Building Your Productivity IQ
You are assigned a task and you complete it. That’s productivity, right? Sure, that is the very basic sense of productivity, but like many things, being a productive employee means so much more!
Last year we explored ambiguity IQ; in this edition, let’s continue to build and get comfortable with another key employability skill that employers sometimes feel young professionals lack. Your Productivity IQ!
What is productivity?
In its truest definition, it is the state or quality of producing something measured in terms of the rate of output per unit of input. Blah! What a completely boring definition unrelated to people and the workplace. When we look at productivity as it relates to the workforce it is huge for managers and leaders in business.
Yes, you are a bit of an investment to the organization and they are measuring what they get out of you compared to what they put into you. It is important to remember that. But this isn’t to say you are just a cog in the wheel. Most employers understand productivity of employees directly results from the environment and culture of the organization.
In this article we’ll focus on ways that you can gain productivity experience, demonstrate your productivity standards to employers, and continue to build your productivity.
Productivity and accountability go hand in hand. To be highly accountable, you must ask yourself what more can I do or offer. The same can be said about a highly productive employee. It isn’t just getting a list of assignments and working down the list in a literal manner.
Employers say that productive employees work through each task exploring ways to complete the task and find efficiencies. Thinking about how their actions could help or hinder others within the business.
Then once they finish, it isn’t “I’m done, I’ll go home.” It is seeking additional opportunities to learn, grow and assist. Productivity is truly a mindset and you can be a highly productive employee if you choose to be!
Internships are the best way to gain and show your productivity prowess. This setting provides many opportunities to take on unique projects and work. You will have the opportunity to work through and develop strategies on how best to complete things. Watch others around you and your boss to see how they approach project work. What are tips and tools they utilize to be productive? How can you adapt those for your own personal use?
Ask questions! As an intern, employers don’t expect you to know everything or how to do everything. By asking questions you gain insight into how to most effectively ask for help and input, which is a way to heighten your productivity for the future.
Once you complete a project, give a cliff notes rundown of how you tackled the project and steps you took to those you are sharing the outcomes with. Listen for feedback through this process. You’ll hear things like, “I hadn’t thought about doing it that way,” or “Did you consider doing it this way?” You might also hear “You should have done this.” Don’t let that squash your spirit. Hopefully, you run into the later scenario less than the earlier, more positive scenarios.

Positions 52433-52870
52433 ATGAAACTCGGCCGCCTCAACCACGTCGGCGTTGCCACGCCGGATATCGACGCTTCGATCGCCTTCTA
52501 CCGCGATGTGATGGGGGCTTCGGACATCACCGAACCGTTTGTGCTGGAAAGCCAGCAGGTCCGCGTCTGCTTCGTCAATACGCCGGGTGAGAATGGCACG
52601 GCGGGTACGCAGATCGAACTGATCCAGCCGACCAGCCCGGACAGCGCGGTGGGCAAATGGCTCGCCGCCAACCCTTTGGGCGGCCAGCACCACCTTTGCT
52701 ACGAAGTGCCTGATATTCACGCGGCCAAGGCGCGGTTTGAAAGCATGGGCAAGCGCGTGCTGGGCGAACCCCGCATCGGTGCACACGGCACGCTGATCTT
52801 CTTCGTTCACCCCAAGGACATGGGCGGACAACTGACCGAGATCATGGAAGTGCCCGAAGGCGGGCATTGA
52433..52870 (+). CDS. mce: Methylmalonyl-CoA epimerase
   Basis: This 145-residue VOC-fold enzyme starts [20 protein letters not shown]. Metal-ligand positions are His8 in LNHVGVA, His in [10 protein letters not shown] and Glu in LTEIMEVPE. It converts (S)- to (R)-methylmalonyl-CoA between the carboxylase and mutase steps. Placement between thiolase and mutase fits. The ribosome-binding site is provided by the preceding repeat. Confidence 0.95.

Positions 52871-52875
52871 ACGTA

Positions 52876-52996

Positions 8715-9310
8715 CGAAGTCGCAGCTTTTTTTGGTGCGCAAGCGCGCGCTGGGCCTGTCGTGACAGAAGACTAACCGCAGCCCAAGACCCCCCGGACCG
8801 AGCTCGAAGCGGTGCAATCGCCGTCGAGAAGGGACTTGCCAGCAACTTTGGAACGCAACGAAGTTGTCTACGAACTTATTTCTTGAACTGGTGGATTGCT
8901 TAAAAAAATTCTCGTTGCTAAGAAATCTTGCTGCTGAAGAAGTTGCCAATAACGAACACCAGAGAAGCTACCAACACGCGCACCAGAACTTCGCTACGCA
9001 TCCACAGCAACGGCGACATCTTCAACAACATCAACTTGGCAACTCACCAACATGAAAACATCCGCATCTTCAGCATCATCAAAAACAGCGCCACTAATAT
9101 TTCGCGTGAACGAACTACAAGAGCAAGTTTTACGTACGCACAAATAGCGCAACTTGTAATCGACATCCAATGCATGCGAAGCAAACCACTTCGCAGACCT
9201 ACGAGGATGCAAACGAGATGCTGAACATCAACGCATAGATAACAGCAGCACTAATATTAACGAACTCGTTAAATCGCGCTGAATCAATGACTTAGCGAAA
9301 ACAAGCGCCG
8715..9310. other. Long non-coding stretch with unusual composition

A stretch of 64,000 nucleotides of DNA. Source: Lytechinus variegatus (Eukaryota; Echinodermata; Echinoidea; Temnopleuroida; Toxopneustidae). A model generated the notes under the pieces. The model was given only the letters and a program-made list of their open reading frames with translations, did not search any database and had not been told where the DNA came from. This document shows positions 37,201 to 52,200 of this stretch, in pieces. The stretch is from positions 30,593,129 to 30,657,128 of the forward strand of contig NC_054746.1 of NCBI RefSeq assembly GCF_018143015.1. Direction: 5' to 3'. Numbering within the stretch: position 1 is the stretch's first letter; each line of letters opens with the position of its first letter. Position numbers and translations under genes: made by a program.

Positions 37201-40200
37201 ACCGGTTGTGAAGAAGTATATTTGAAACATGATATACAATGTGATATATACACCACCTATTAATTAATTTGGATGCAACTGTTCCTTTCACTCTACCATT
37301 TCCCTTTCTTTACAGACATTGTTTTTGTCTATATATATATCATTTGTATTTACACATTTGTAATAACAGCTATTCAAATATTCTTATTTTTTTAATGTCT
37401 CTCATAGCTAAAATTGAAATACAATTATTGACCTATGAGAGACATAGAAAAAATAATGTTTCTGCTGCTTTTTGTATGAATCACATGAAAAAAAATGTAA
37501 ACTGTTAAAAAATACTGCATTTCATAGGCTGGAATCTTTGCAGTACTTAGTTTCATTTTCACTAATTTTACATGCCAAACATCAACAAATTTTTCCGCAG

Ask for more to do. In our experience at AgCareers.com, interns complete projects much faster than we typically expect. If this is the case for you, and you’ve done a thorough job and not just rushed through, ask if there is something else you can help with. Your employer may not have something right that minute, but they’ll find it impressive and find more to give you to work on in the future.
While internships provide a great opportunity for productivity experience and growth, you can apply this mindset to many other places to help you sharpen those skills, such as school projects, part-time work, academics, and lifelong learning. If you put in the effort and strive to be a highly productive person doors in many aspects of your life will open.
Demonstrating Productivity in an Interview
As we’ve mentioned, productivity is big for employers and they’ll go to extraordinary lengths to try to assess your productivity and work ethic in an interview. Questions that typically are used to gain this insight go something like: “Tell me about a time when you had a big project. What steps did you follow to accomplish the objective? What was the outcome?” Those behavioral based questions that ask you to reflect on a situation and walk the person through the process ending with the outcome really can shed light.
Remember from above, that part about a cliff notes rundown—that is the practice for answering these types of questions. An important part of nailing these types of questions is to be thorough but concise in your response. Don’t be too short that you don’t provide enough detail. Don’t be too long that you include a bunch of unimportant details. Knowing the question assesses productivity and work ethic, as you practice for this type of question, think like the interviewer. What is it about this experience that I’m sharing with them that will help them understand my level of work ethic, productivity and problem-solving?
In your resume you can also demonstrate productivity. Use measurables to quantify your work. How many projects did you complete? How many marketing campaigns did you run? The more you can put a quantity on things, the more you make it easy for the reader to understand your output.
Your productivity IQ is less about IQ and more about your mindset. You get to control how an employer sees your productivity level. It will be measured in the effort that you put forward! There are lots of exceptional career opportunities and career success for employees that put productivity excellence at the top of their list!